A statue dedicated to St Barbara has been placed at the tunnel entrance in Melbourne’s CBD. Currently undergoing the most significant works in decades, the city is preparing to add two new underground train lines and with digging to commence, the statue was placed to look after those working in the tunnel.

Amongst her patronages, St Barbara cares for tunnellers and so, over the years, a long-standing tradition has emerged that one of the very first tasks to be completed on a tunnelling project is to establish a small shrine to St Barbara at the entrance to the tunnel. Once this has been completed, a dedication and an invocation to St Barbara for the protection of all who work on the project during the construction

Victorian Premier Daniel Andrews announced on his Facebook page that the statue to St Barbara had been set to mark the beginning of the digging process. The particular statue used he said, had “already watched over workers in Shanghai, Hong Kong, France and the Netherlands.” The statue will follow construction sites around the Melbourne CBD, keeping workers safe under her care.

Tradition stipulates that St Barbara lived around 200 years after Jesus and was the daughter of a rich pagan who kept her locked up in a tower in order to preserve her from the outside world. Having secretly become Christian, she rejected an offer of marriage that she received through her father. Her father commanded that a private bathroom be built for her use near her dwelling, and when he left on a journey, Barbara requested that builders put three windows in it, as a symbol of the Holy Trinity, instead of two as originally planned.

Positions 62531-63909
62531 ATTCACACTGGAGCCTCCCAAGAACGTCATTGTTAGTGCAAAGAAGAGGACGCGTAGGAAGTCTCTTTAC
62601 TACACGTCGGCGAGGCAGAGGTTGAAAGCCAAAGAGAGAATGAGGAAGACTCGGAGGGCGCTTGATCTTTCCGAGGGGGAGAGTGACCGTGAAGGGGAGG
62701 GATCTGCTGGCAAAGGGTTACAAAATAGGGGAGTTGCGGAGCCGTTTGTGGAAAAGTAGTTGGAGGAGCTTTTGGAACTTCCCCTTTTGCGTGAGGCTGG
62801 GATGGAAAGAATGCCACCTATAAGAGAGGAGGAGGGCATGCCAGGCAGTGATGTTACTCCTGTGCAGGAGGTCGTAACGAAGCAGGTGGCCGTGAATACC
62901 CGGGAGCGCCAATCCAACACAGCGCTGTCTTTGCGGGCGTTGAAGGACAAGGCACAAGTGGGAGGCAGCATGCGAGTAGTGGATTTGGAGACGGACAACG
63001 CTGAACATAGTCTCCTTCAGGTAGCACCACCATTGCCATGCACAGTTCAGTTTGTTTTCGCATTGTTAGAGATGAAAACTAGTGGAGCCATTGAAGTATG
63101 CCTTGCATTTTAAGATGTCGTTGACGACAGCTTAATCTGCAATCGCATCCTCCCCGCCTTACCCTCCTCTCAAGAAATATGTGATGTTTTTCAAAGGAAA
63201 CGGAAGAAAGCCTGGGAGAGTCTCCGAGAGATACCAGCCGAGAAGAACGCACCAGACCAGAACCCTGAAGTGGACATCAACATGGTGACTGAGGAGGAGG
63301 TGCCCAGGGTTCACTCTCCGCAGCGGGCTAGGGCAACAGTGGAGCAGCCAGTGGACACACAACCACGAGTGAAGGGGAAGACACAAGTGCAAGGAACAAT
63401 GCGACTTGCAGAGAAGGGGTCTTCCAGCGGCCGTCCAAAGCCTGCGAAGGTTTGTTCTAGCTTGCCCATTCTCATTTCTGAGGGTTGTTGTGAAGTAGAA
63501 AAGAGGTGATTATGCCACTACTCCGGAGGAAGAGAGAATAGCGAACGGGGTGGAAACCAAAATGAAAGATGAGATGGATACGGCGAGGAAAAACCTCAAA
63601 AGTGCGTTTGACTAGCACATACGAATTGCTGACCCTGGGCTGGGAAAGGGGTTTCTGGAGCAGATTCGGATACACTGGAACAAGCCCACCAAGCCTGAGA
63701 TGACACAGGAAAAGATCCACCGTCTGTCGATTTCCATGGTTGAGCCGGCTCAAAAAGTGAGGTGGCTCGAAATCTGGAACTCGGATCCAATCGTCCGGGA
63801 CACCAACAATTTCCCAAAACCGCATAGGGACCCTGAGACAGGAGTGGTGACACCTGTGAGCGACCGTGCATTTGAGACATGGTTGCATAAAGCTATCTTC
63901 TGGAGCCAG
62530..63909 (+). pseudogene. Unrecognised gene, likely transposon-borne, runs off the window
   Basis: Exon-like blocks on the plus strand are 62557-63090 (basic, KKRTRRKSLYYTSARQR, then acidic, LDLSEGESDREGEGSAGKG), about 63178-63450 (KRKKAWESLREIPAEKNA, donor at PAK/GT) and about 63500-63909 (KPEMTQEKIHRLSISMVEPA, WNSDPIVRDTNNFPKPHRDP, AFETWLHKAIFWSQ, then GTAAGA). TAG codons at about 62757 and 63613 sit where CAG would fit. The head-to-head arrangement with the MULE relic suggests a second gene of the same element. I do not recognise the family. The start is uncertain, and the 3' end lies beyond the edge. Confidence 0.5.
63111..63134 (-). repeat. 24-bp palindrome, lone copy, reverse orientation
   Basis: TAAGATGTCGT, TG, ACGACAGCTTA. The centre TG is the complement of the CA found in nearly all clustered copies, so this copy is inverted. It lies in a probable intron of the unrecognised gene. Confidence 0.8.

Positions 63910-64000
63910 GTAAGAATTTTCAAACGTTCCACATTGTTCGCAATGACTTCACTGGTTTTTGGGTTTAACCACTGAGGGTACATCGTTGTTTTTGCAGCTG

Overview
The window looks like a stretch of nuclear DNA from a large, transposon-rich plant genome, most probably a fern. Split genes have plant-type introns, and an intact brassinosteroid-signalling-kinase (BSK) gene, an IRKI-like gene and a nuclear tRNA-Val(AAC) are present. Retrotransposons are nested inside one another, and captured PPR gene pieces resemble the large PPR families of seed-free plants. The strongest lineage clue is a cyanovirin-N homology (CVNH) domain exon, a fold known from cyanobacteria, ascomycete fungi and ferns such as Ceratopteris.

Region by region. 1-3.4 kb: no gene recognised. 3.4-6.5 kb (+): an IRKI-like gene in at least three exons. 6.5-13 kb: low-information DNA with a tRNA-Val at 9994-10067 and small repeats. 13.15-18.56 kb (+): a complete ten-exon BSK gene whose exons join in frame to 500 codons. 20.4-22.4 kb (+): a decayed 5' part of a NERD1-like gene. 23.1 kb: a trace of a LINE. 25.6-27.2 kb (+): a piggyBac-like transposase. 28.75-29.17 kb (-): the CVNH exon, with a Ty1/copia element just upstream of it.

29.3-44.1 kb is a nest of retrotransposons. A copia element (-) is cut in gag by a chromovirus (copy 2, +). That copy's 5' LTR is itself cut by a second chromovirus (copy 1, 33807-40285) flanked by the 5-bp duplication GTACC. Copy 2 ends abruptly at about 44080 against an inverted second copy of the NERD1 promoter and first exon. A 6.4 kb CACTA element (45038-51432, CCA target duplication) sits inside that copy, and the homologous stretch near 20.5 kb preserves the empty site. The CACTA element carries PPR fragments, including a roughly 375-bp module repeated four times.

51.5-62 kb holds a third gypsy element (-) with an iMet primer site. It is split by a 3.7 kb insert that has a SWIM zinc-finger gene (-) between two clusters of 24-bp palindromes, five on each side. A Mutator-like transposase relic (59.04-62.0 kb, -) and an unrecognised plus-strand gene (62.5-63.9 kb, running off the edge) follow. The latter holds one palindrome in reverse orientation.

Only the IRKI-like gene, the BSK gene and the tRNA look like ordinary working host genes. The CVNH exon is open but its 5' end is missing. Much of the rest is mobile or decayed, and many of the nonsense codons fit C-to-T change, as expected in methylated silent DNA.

Her father was enraged and tried to kill her but suddenly the tower’s wall opened up and she was miraculously transported to a mountain gorge. Her father eventually tracked her down and brought her before the Prefect of the province, who had her tortured, but Barbara refused to give up her Christian faith. During the night, the dark prison she was held in was bathed in light and every morning her wounds were healed. Torches that were to be used to burn her went out as soon as they came near her. As her father became increasingly frustrated, he executed her by beheading. On his way home, he was struck by lightning and his body was consumed by flame!

Nowadays, St Barbara is venerated by Catholics who face the danger of sudden and violent death at work – tunnellers! This also includes miners, tunnellers and she is invoked against thunder and lightning and all accidents arising from explosions of gunpowder!

St. Barbara, pray for us!